Of course, the safest way to handle embarrassing photos is to not take them, after which the safest way to keep them out of the wrong hands is to not post them online nor send them electronically to anybody whatsoever.

But let's get real.

We're all familiar with Greek statues. Obviously, their main point in existing is to demonstrate that people have been sexting with nudies back before electricity was even a spark in Edison's brain.

If you're going to continue in the capture of nude self-portraits or those that involve regurgitation, just please don't put too much faith in an app that promises self-destruction.

As Snapchat's history has shown, in those waters be dragons.

Image of selfie courtesy of Shutterstock.

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3 Responses to Is this Snapchat clone really an end to your embarrassing Facebook photos?

  1. Machin Shin · 387 days ago

    "Obviously, their main point in existing is to demonstrate that people have been sexting with nudies back before electricity was even a spark in Edison's brain."

    You realize Edison was a fool who was pushing DC power right? The AC power system we use today on the other hand you can thank Tesla for. Edison gets far to much credit when in reality he gave us very little next compared to several other inventors.

    • thegreenwwizard · 386 days ago

      Just that now, the new technology is to transport electricity over 500 km with DC current, because there are less lost on the lines, (induction) and they use high voltage. (ABB.com)

      • Ambianca Chakrananda · 386 days ago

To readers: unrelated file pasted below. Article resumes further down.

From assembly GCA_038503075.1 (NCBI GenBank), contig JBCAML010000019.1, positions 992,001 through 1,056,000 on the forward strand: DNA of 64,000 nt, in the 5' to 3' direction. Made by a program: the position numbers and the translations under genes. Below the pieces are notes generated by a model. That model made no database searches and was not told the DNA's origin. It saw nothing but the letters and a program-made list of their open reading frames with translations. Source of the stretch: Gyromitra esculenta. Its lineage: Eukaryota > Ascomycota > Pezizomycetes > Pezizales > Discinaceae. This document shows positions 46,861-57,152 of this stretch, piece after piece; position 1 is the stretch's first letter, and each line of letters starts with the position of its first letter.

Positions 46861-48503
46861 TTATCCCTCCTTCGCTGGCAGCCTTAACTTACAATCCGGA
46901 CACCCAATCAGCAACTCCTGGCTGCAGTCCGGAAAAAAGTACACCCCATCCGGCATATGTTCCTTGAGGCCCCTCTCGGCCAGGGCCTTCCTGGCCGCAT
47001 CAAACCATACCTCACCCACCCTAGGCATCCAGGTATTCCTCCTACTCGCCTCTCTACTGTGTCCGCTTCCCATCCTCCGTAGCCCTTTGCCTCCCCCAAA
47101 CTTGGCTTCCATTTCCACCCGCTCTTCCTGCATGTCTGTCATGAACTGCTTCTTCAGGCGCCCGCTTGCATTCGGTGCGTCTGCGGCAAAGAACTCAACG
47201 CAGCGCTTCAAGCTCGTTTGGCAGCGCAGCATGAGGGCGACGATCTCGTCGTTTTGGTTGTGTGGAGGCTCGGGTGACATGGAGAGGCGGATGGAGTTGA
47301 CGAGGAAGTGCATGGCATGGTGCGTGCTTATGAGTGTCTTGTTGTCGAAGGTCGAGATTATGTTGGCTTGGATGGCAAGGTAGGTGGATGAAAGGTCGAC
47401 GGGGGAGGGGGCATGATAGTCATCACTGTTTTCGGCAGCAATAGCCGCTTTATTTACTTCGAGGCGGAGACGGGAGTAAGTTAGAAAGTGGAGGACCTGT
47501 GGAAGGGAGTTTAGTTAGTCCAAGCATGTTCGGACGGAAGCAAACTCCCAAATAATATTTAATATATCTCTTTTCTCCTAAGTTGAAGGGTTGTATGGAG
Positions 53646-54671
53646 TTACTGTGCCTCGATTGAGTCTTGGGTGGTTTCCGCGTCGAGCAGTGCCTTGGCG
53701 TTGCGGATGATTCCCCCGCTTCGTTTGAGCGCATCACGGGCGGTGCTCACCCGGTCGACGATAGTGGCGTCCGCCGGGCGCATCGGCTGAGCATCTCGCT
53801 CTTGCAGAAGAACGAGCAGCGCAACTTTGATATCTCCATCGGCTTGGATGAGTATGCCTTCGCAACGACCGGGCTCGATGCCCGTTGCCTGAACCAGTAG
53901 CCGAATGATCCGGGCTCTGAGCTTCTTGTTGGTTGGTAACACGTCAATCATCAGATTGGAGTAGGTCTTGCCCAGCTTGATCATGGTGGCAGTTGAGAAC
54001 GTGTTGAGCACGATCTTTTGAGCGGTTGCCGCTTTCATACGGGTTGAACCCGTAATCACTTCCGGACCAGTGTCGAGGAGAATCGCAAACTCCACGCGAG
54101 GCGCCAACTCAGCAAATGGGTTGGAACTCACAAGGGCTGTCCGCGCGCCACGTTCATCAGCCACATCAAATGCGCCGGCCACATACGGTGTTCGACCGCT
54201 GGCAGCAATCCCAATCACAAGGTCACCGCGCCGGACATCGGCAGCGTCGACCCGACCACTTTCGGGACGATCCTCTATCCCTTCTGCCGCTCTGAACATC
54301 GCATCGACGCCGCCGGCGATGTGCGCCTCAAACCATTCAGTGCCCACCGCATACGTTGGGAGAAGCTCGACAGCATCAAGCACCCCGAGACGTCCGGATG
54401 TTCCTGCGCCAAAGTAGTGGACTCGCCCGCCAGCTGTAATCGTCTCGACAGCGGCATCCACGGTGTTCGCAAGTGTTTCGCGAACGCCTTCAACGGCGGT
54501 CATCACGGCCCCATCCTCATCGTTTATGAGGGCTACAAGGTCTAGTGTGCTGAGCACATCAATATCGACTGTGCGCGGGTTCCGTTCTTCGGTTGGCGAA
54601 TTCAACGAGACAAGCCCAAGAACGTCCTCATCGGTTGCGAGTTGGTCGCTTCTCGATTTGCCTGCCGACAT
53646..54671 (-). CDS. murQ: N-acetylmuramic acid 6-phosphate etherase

Machine Shin's comment doesn't refer to long-distance transmission, which is a completely separate issue, and in any case it's irrelevant to what Edison advocated --- namely, the use of DC power for *local* distribution and end-user consumption, which is still such a bad idea that no one on the planet uses it. We can thank Edison for some useful inventions, but electrical power generation and distribution isn't one of them.

        What's more, Tesla actually demonstrated a wireless system for long-distance power distribution in his Colorado experiments. (Read "Prodigal Genius", a biography of Tesla by John J. O'Neill.) Unfortunately, like so many of Tesla's other innovations, that particular secret died with him. But fortunately for us (and mostly thanks to George Westinghouse), Tesla's multi-phase AC power generation and distribution system survived.

        By the way, what's "DC current"...direct current current? Is that like "PIN number"...personal identification number number?

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About the author

I've been writing about technology, careers, science and health since 1995. I rose to the lofty heights of Executive Editor for eWEEK, popped out with the 2008 crash, joined the freelancer economy, and am still writing for my beloved peeps at places like Sophos's Naked Security, CIO Mag, ComputerWorld, PC Mag, IT Expert Voice, Software Quality Connection, Time, and the US and British editions of HP's Input/Output. I respond to cash and spicy sites, so don't be shy.